Florida Appeals Process – What Happens When you’re Denied Benefits?

  Last Verified: January 2017  

You have the right to appeal any decision regarding your unemployment benefits. You can request a redetermination of the Wage Decision or request an appeal to the Office of Appeals. You may request an appeal on separation and other issues.

You must file your appeal within 20 days of the mailing date of the determination you wish to appeal. You may file the appeal online using CONNECT or file the request in writing via fax or mail. If you file in writing, don’t forget to sign the request and to include your social security number or Claimant ID.

Office of Appeals (OA)file an unemployment appeal in Florida
MSC 347, Caldwell Building
107 East Madison Street
Tallahassee, FL 32399-4143
Fax: 850.617.6504

Once the OA receives your request and approves, you will receive a Notice of Hearing. The hearing may be held by telephone or in person. The notice will give you:

  • The date, time and place of the hearing
  • The issue to be addressed
  • The parties involved and their contact information
  • Instructions from the OA on the appeals hearing

The hearing will be held in front of an Appeals Referee. The Referee will act as the judge and is trained in the law. The hearing will have characteristics of a trial, but is less formal. Your former employer will receive notice and will have the right to appear and present testimony in their interest.

Preparing for an Unemployment Appeal Hearing in FL

You will gather evidence, witnesses and prepare an argument to prove your case. All the evidence you present should lead logically to the conclusion that the Referee should reverse the original determination in your favor.

Representation

You have the right to have someone represent you at the hearing. You may hire an attorney or ask a friend to do it. Many people represent themselves. You may seek free assistance from Florida Legal Aid. If you hire a lawyer, the Appeals Office will have to approve the fee you pay the attorney.

Witnesses

You have the right to have a witness or witnesses testify on your behalf. You are responsible for making sure they have the information necessary to participate in the hearing and that they arrive or appear in the hearing.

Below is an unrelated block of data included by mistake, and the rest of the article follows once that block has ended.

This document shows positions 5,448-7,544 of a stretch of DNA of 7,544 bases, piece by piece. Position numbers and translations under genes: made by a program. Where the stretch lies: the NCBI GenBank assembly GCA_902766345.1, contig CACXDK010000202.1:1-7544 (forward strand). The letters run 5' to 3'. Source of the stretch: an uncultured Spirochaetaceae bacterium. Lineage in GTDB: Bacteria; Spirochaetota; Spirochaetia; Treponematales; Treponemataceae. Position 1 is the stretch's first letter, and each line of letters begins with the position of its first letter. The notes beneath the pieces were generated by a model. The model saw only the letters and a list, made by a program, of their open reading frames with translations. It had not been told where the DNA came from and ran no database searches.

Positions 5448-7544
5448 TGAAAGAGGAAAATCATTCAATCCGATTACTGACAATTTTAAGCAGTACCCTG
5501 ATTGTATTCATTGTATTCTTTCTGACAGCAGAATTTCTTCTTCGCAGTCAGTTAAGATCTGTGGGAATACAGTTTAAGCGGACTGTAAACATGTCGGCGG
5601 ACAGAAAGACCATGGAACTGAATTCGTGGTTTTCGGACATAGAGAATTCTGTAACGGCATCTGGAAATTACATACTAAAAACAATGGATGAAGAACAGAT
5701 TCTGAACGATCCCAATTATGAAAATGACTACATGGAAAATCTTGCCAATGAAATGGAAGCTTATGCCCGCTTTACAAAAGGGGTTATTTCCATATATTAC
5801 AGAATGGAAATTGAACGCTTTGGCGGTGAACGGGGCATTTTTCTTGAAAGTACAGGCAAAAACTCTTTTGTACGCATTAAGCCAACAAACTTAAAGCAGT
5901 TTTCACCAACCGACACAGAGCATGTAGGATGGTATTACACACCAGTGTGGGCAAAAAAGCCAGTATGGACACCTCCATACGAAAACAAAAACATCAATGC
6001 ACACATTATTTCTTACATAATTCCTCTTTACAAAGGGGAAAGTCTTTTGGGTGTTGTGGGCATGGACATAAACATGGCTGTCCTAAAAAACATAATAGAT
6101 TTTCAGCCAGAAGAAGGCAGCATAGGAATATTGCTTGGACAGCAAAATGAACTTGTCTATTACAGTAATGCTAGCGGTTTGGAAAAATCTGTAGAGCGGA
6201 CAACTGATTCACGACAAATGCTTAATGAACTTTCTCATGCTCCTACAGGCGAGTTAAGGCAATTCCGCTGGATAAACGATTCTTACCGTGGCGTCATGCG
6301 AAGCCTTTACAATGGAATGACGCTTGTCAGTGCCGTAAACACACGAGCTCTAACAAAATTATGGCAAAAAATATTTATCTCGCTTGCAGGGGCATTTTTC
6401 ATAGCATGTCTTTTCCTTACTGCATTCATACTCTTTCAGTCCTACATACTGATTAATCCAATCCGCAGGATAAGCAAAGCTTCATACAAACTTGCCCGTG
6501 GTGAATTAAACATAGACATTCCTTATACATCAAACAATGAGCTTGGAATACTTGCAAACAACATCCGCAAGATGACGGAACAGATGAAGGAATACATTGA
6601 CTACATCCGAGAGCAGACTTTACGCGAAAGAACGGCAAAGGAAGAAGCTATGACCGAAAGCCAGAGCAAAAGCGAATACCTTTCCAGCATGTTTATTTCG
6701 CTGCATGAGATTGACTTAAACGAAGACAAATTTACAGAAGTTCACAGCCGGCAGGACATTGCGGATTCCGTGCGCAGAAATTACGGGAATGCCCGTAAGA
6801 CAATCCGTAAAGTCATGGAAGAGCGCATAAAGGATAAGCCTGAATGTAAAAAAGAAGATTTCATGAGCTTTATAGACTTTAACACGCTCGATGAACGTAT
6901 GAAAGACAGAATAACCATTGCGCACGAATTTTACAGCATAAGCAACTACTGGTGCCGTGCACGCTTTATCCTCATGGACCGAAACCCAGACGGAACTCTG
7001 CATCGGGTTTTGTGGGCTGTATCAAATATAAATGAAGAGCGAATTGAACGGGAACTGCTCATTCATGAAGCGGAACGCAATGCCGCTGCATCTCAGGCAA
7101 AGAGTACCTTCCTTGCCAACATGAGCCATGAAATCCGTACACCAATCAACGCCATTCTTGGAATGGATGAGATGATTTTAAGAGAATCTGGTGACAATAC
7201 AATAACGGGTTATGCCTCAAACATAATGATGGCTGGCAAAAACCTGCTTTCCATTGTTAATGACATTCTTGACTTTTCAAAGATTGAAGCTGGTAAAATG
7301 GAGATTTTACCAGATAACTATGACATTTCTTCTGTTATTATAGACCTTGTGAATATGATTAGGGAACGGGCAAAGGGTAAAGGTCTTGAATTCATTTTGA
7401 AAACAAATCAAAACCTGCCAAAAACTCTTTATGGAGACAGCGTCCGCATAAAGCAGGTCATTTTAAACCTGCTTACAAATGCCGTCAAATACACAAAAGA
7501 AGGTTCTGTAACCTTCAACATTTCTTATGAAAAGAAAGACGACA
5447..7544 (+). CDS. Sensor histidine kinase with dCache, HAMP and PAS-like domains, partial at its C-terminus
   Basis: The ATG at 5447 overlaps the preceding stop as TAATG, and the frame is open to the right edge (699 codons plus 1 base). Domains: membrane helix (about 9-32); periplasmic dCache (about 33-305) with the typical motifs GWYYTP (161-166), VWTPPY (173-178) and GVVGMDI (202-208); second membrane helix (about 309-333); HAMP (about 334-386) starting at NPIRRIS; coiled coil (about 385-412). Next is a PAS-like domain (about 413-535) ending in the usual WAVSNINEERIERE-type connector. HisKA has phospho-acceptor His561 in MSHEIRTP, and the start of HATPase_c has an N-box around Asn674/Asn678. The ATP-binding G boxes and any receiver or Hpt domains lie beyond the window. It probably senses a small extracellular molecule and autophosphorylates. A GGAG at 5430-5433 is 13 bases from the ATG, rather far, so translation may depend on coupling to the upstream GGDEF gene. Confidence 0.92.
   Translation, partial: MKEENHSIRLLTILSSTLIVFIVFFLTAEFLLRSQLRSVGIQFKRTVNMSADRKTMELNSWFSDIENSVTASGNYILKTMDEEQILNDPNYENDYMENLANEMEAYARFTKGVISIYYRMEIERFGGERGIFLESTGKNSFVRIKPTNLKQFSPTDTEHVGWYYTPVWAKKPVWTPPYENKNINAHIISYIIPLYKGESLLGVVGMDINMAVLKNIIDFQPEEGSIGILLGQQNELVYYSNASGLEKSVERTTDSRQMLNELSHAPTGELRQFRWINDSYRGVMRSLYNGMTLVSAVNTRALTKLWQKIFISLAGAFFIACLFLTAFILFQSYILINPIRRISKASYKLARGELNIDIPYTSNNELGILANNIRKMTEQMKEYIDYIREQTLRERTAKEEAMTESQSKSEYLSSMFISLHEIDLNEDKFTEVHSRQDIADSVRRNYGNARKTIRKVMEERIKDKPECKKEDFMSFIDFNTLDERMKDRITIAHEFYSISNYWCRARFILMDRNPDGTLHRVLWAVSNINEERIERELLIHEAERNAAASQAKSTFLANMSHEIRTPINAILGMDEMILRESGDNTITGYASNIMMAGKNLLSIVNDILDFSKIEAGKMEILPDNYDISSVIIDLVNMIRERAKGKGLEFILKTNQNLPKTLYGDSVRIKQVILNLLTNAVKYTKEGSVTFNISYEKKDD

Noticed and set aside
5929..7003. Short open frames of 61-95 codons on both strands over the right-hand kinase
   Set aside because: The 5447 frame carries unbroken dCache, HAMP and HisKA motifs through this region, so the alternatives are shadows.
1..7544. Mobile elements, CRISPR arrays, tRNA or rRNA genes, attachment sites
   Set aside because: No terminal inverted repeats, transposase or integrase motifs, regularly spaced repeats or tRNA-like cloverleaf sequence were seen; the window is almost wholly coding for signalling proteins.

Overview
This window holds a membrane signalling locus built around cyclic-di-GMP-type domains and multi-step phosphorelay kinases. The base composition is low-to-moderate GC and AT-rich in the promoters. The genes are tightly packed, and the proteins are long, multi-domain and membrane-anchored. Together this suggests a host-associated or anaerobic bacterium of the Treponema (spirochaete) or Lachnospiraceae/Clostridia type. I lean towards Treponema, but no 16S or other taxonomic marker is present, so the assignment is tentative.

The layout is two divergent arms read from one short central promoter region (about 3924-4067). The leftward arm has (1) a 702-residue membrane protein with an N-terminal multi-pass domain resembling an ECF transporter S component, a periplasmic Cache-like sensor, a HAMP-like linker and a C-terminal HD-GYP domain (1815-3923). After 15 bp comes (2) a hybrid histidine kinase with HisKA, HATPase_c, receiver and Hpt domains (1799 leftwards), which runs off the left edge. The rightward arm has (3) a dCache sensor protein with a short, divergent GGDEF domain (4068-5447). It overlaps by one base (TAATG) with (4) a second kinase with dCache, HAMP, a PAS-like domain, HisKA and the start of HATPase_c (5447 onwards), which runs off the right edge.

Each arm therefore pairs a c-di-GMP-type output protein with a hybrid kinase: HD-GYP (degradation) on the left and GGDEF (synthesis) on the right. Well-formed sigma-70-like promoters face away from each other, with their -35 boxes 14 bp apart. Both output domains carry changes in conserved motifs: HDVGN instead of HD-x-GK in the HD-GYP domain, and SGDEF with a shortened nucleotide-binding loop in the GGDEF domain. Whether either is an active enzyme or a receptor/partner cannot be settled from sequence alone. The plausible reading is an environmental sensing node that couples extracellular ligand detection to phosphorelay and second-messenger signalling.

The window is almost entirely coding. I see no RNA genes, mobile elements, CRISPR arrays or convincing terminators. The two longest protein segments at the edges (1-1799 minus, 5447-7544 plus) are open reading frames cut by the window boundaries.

Your witness should have first-hand knowledge regarding the issue to be addressed. It isn’t enough that they “heard about” what happened. The Referee is not likely to listen to character evidence unless it becomes relevant to your separation.

If there is a witness with important testimony, but who may be reluctant to testify, you may request a subpoena from the Referee. A subpoena will compel the witness to appear. You should request the subpoena as soon as possible. Make the request in writing and make sure it is signed.

Evidence

Any evidence you want to use should be relevant to the issue to be addressed in the hearing. You can use business documents like time sheets gathered in the normal course of business. If you want to use audio or video evidence, the persons in the recording should be available for the hearing to authenticate it. If they cannot, the Referee may or may not allow you to present the evidence.  If the Referee decides to use it, it will not have much impact on your decision.

You must present copies of the evidence you plan to present to all parties in the hearing, including the referee. You should send a copy to the OA and to the opposing party.

Other issues

If you need to reschedule the hearing, you must make a written request to the Referee as soon as possible. You must have a substantial and compelling reason for the request, like a preexisting legal obligation. The Referee will respond to the request in writing. If you don’t hear from them, you should prepare for the hearing.

Any other requests for assistance, like a translator or disability accommodations should be made in writing and well in advance of the hearing date. The state will provide them for you if make your request in a timely manner.

What Happens During an Unemployment Appeal Hearing in FL

The hearing will proceed similarly to a trial. You will present your testimony under oath. The Referee will explain procedures to both parties. Both parties will have the opportunity to present testimony, witnesses and evidence.

You will have the burden of proof if the issue is something you would have knowledge about, such as whether you performed adequate job searches or whether you quit without good cause. If the issue is whether you were dismissed for misconduct connected to the work, the employer will have the burden of proof.

You will have the opportunity to question the employer regarding their testimony, and they will have the opportunity to question you regarding yours. The Referee may ask questions of any party at any time.

The Referee will hold an impartial hearing. They understand that you are not a professional, and consider that when you present your case.

Both parties to the hearing may make a closing statement at the end. The Referee will make the decision regarding the issues after the hearing is over. Then, the OA will mail both parties a copy of the decision.

If you disagree with the decision, you may file an appeal with the Reemployment Assistance Appeals Commission. You may file this appeal online; however, the Referee’s decision will include instructions on how to appeal to the Commission.

For more information, read the bulletin provided by the Office of Appeals.

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